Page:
The second, if passed, would allow for enhancements to the district’s athletic facilities including a concession stand for the high school fields with an outdoor bathroom, a synthetic turf field, sidewalks to make the fields compliant with the Americans with Disabilities Act, a new press box and a scoreboard for the varsity baseball field.

The major issue of debate at the Sept. 28 board meeting came down to prioritizing items on the district’s list of alternative projects. The list is a compilation of recommended building renovations and upgrades that may be possible to complete if Proposition 1 is approved by voters, and there are additional funds remaining after the outlined construction is completed.

“The alternative list are all projects that were removed from Proposition 1 in order to bring it down to a level where taxpayers could be comfortable with [the tax increase],” Bossert said.

The district’s original building repair survey had recommended approximately $60 million in needed construction and safety upgrades to the buildings.

Some of the alternative projects the district will put forth to the state which aren’t included in either proposition include a new districtwide satellite clock system for $105,000; a backup generator for the computer systems at $125,000; air conditioning for office areas at $710,000; replacement of heating and ventilation units for $110,000; wall paneling at $170,000; locker room renovations for $625,000 and landscaping a playground for $40,000.

“I would like to see some things that the students will be impacted by moved up to the top of the list,” trustee Heather Mammolito said. “In an ideal world, I’d like to see locker room renovations bumped up and some others, like wall panelling, lower on the list.”

Mammolito’s comments were echoed and supported by other members of the board, who reached an agreement to re-evaluate it before posting it for district residents.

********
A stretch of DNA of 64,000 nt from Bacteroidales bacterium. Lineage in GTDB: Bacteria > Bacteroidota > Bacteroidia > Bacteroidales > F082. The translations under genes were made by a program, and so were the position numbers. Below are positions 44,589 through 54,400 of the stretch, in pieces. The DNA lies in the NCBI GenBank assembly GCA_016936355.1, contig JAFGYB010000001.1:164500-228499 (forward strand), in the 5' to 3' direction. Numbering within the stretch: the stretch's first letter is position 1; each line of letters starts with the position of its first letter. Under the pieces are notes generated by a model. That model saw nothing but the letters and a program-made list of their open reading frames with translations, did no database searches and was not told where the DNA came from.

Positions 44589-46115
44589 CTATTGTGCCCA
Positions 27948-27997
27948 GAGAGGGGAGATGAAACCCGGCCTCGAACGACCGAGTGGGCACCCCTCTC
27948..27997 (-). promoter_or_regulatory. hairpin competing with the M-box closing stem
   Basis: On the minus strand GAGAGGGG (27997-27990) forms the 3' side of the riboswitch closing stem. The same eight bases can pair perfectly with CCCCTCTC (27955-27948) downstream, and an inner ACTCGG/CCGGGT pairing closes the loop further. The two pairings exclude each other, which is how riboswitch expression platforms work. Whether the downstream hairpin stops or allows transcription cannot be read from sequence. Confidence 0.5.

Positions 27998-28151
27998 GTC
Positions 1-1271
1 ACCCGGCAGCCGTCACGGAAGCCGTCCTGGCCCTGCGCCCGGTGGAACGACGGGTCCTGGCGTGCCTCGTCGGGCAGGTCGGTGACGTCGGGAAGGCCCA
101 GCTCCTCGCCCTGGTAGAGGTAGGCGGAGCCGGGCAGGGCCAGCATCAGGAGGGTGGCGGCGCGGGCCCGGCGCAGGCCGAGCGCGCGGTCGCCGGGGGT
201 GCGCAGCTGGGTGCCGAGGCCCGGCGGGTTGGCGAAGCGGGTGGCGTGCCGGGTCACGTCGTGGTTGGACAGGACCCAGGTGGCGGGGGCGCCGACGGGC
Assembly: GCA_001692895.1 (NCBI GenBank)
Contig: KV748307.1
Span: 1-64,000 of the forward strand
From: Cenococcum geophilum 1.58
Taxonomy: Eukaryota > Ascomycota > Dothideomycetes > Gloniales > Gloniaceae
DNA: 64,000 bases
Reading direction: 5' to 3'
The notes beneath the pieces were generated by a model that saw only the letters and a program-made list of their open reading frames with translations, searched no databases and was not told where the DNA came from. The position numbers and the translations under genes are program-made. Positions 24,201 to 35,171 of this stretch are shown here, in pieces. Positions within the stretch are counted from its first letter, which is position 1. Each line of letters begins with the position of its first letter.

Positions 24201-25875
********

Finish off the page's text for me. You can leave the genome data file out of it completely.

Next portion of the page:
The superintendent stressed that the alternative projects list is highly flexible and “not set in stone”, as the renovations would only be possible if there are surplus funds and, which ones move forward would be dependent on how much of the bond is left.

“Often as is the case with construction, there are unanticipated costs,” Bossert said. “We may have to add projects to our list.”

The alternative projects list must be compiled as it has to be approved by voters and sent to the state, according to Bossert, so that if there are funds leftover after major projects are completed the district would have authorization to do work on these projects.

School officials have plans to host walk-through tours at each of the school buildings prior to the November vote so residents can evaluate first-hand the proposed projects. The dates have yet to be announced.

The Nov. 28 vote will be held from 6 a.m. to 9 p.m at the district’s administrative offices. This a change from the district’s traditional 2 to 10 p.m. polling hours, approved by the school board, in order to offer more hours for working taxpayers to vote and more aligned with general election polling hours.